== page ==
The recent outpour of citizen feedback in response to a proposed Elgin Avenue townhouse development is a preview of the debate that is likely to dominate Forest Park politics for years after the current police department mayhem finally dies down.

It is an issue that must be handled with particular care since there is no blanket solution for the problems it poses. Teardowns are often seen as stripping villages of the character that once made them unique, replacing historic and interesting homes with cookie-cutter McMansions and barracks-like townhouses.

In Forest Park, the issue is not as clear-cut. The village has plenty of historic homes, and it would certainly be a shame if they were destroyed. But it also has its share of homes that are just plain old, and considering the town’s recent development boom, are just begging to be hit by a wrecking ball.

Still, future density issues are sure to spark outrage, much like what is now being seen on Elgin. With a council majority that is overwhelmingly pro-development, it is likely that residents and government will often not see eye to eye. Few developers are interested in replacing small homes with equally small ones, and residents will have to accept that their neighborhood will change along with the village.

Village hall, however, must realize that all the change the town has undergone in the last few years, including the retail and residential development explosions and the expansion of its tax base that has resulted, are worthless if the end result does not make Forest Park a better place to live in the eyes of its residents.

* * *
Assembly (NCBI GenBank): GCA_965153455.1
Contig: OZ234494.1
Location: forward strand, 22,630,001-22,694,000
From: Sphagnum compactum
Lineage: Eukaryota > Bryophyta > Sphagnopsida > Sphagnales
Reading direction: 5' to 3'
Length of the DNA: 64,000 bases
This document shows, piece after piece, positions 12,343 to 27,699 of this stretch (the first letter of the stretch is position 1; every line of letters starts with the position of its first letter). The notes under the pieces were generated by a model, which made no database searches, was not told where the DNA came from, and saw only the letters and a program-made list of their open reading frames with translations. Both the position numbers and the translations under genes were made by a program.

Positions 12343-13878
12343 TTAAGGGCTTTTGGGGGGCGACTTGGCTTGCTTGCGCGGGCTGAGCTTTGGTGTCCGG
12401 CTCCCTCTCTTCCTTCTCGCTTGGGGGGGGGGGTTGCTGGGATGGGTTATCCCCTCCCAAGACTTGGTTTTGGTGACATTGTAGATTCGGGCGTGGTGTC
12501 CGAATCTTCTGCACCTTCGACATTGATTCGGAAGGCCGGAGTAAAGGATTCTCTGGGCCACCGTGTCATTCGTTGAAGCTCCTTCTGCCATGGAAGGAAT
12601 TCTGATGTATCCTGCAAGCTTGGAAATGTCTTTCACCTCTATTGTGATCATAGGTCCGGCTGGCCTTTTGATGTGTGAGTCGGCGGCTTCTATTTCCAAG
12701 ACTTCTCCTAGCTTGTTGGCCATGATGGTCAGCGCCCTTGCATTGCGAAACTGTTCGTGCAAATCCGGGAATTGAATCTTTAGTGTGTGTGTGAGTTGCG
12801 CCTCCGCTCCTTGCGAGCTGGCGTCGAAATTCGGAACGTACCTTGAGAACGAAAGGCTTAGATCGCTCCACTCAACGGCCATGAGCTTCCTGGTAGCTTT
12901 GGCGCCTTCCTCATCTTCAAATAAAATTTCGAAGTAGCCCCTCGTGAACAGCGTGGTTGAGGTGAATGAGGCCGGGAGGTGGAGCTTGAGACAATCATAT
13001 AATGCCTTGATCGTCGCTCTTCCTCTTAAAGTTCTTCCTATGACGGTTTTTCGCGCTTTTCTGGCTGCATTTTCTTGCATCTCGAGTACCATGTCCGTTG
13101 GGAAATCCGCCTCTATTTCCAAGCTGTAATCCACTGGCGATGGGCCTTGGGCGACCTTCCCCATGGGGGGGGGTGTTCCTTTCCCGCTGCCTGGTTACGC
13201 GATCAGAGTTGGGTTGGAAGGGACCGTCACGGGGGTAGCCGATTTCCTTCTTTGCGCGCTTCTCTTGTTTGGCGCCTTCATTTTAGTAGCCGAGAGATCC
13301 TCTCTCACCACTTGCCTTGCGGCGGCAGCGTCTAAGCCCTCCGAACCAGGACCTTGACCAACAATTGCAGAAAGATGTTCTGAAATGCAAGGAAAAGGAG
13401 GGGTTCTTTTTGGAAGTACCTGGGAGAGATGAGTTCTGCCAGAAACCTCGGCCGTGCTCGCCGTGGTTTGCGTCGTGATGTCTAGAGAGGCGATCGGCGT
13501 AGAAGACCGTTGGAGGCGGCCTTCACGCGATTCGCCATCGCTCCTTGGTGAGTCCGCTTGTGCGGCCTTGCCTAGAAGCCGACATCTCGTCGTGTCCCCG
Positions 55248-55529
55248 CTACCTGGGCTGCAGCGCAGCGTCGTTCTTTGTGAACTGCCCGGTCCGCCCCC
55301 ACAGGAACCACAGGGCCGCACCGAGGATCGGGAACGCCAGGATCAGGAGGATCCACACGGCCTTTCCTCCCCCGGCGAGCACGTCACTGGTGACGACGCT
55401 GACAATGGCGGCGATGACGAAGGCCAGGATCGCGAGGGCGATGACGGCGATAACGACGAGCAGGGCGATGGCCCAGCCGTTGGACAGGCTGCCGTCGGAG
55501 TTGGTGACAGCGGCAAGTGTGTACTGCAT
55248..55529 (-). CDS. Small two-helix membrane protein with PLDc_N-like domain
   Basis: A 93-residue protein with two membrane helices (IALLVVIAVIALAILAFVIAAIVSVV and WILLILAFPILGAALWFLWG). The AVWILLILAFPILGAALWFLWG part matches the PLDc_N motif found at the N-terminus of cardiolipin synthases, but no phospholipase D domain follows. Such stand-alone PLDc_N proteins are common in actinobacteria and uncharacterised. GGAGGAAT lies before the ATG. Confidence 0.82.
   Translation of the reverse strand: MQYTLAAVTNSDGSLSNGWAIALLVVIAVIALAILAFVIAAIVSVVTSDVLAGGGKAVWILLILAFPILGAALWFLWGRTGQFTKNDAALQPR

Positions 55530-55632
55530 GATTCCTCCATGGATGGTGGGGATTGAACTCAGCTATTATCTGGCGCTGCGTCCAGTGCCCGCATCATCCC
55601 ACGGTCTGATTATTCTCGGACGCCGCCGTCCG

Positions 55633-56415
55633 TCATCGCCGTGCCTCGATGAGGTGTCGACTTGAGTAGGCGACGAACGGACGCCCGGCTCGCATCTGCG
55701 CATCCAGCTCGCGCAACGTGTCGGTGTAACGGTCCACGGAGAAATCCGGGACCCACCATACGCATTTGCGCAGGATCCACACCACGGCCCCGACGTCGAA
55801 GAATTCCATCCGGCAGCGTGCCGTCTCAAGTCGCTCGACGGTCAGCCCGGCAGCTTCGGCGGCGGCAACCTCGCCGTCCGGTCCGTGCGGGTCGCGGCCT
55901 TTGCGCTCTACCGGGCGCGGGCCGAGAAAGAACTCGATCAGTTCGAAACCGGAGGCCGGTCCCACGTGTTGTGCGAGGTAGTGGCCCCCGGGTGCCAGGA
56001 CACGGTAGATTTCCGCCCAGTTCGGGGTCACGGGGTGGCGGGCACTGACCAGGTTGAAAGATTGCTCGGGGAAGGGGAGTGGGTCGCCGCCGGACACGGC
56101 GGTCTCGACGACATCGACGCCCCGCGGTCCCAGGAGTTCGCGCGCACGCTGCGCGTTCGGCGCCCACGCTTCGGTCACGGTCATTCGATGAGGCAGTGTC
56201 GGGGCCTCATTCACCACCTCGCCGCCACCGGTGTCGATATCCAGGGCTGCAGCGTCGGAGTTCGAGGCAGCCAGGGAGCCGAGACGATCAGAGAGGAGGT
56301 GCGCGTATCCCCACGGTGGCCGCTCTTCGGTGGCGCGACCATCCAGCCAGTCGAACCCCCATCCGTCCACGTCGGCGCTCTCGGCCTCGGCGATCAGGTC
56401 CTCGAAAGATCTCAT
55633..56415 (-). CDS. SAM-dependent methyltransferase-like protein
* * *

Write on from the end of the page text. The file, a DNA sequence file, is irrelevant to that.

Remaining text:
It is easy for a municipality to begin to function like a corporation, operating under the assumption that anything good for its bottom line is automatically good for business. It is crucial that, in the midst of the excitement surrounding the goal of making a bigger, better, newer Forest Park, government does not lose sight of who it’s serving.

The controversial Elgin Avenue development will be a test to see where the village’s priorities reside. With a bulk of the nearby residents staunchly opposing the project as proposed, a council vote to allow the proposal in its current form would expose misplaced priorities and likely prompt a political battle.

The village’s new historic preservation commission has the right idea, allowing residents the chance to apply for historic certification for their homes or neighborhoods that would then prevent future teardowns in those areas. It gives residents options for protect their neighborhood without getting in the way of teardowns in areas where they are appropriate and even necessary.

Still, more needs to be done to ensure that decisions regarding teardowns are not completely subjective. As seen in the Elgin situation, there are areas all over Forest Park where the zoning and character of the neighborhood simply do not match. To provide clearer guidance to developers and minimize future outrage from residents, it might be time for the village to put some serious thought into comprehensively updating its zoning map in the very near future.